The Chicago Blackhawks are wasting away before our eyes.
A few weeks ago, they appeared to have either as good a chance or better of walking away with the Stanley Cup at the end of the season as any other team.
But with less than two weeks to go in the regular season, the Blackhawks' chances for repeat success and their third title in five seasons are starting to look questionable.
Heading into their April 3 home game against the Minnesota Wild, the Blackhawks have lost three games in a row and are 7-8-1 since the end of the Olympic break. They have lost Patrick Kane to a lower-body injury for the rest of the regular season, and matters went from bad to worse when captain Jonathan Toews absorbed a nasty hit from Pittsburgh's Brooks Orpik last Sunday and suffered an upper-body injury.
There has been much debate about whether Orpik's hit was dirty or not, and while he was cleared by the NHL and was not suspended, the video evidence does not put Orpik in the best light.
Orpik had Toews in his sights for at least 25 feet before delivering the hit to his upper body. As he followed through, there was contact with the head (53-second mark of video link), even if it was not the spot of original contact. Orpik also leaves his feet (55-second mark) in the late stages of the hit, but perhaps not enough to warrant discipline.
Orpik has a history of delivering devastating hits. Earlier this year, he gave Loui Eriksson of the Boston Bruins the first of two concussions he suffered this year, and he has also been involved in delivering heavy hits to Daniel Paille and Derek Stepan (knee-on-knee).
Orpik may not cross the line, but he comes within inches of it. He may not be breaking the rules, but he is inviting retaliation.
That's not something that Orpik or any of the Penguins had to worry about after Toews went down and missed the rest of the game. After the hit, Marian Hossa came over and appeared to deliver a stern lecture—and nothing else.
The Blackhawks are not a team that is built for fighting or retaliation, and even if they wanted to follow that route, heavyweight Bryan Bickell has been out of the lineup. The only Blackhawk who could have realistically sent a message would have been 6'2", 223-pound Brandon Bollig.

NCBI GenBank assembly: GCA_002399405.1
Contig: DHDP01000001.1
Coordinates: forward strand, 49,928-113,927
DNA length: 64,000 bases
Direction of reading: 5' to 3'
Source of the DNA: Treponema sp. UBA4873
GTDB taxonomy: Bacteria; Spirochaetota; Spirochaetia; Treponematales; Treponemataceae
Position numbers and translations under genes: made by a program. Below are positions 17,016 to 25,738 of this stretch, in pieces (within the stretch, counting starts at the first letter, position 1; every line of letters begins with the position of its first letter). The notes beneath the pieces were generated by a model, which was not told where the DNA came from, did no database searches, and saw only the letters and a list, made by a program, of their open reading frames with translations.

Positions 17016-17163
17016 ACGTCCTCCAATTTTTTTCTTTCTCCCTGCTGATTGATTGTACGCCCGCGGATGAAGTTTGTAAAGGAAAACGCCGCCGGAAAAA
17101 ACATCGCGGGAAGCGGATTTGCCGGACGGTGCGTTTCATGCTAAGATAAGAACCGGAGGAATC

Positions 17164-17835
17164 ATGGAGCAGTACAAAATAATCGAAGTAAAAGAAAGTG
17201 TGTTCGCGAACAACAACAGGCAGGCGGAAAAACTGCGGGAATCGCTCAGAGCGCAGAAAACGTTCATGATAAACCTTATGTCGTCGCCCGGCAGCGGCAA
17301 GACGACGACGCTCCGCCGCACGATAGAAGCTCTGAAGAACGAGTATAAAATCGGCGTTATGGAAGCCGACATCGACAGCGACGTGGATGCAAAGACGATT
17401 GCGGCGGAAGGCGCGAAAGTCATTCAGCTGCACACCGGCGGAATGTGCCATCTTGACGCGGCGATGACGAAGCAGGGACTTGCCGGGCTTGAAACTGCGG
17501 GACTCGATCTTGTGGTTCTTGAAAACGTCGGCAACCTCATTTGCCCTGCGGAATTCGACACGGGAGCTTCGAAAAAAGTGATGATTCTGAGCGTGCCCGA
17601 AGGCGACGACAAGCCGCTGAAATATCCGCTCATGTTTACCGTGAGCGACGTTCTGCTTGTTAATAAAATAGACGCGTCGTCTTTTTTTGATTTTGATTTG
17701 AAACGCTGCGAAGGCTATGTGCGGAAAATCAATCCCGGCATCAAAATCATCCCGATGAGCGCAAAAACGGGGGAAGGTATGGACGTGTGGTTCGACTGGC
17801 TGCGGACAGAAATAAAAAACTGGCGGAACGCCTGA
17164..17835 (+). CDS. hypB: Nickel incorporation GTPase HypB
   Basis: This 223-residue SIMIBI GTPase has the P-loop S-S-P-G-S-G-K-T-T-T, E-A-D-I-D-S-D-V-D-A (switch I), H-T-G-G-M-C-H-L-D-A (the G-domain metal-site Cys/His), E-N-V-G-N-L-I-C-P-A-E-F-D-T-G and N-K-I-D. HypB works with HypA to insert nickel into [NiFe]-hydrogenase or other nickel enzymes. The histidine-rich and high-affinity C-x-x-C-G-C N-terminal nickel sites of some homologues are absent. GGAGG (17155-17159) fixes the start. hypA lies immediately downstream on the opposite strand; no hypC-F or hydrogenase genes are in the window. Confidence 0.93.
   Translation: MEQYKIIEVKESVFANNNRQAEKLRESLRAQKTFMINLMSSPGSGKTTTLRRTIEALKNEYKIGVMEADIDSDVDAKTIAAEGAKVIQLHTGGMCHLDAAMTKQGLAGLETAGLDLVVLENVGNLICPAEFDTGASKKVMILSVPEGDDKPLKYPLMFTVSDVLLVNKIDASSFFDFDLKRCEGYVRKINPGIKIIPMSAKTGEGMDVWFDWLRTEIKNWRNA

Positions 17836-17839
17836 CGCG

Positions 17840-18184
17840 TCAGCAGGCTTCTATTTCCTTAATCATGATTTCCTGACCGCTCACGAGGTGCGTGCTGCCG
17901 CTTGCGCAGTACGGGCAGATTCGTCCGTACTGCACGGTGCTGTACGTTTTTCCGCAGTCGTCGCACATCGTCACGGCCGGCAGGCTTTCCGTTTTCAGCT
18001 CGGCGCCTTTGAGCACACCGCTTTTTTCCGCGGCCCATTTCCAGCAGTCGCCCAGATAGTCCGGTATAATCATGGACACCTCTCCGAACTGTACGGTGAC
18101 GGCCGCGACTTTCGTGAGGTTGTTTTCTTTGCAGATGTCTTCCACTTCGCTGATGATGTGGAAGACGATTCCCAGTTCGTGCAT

Retribution may not be the answer, but sending a message and making sure nobody else suffers such abuse is vital.
Those who claim that pounding Orpik is nothing but Neanderthal behavior don't understand fully. The idea is not vengeance; it's protecting the remaining stars that remain upright.
The Blackhawks were eliminated soon thereafter. They would eventually engage Torres in a dust-up after he got done serving a 25-game suspension (later reduced by Gary Bettman), but that came so long after the fact as to be meaningless.
The Chicago culture is all about skill, puck possession and skating circles around an opponent. It is a philosophy that has brought Joel Quenneville's team multiple Stanley Cups.
But when the best player on the team goes down, it appears to be open season on the team's best assets. Dirty hits are ugly and have no part in the game, but it's not just about the officials putting the offending players in the penalty box.
It's about insuring that it won't happen again. Or at least lessening the likelihood that it will happen again.
Do the Blackhawks need a "policeman" to protect their stars?
A player who has it in his mind to deliver a devastating hit is likely going to deliver it he has his mind set to do just that. However, he has to think about the price that has to be paid.
If he plays the Boston Bruins, for example, that player is going to have to contend with Shawn Thornton, Zdeno Chara, Milan Lucic, Kevan Miller or Johnny Boychuk. That has not stopped Orpik since Paille and Eriksson have been two of his victims, but it is something an aggressive player must consider.
The Blackhawks don't have that kind of lineup and that may be why Toews had to suffer such a brutal hit.
It may be the reason that Blackhawks fans and management may wonder who is going to be next to suffer a brutal upper-body hit.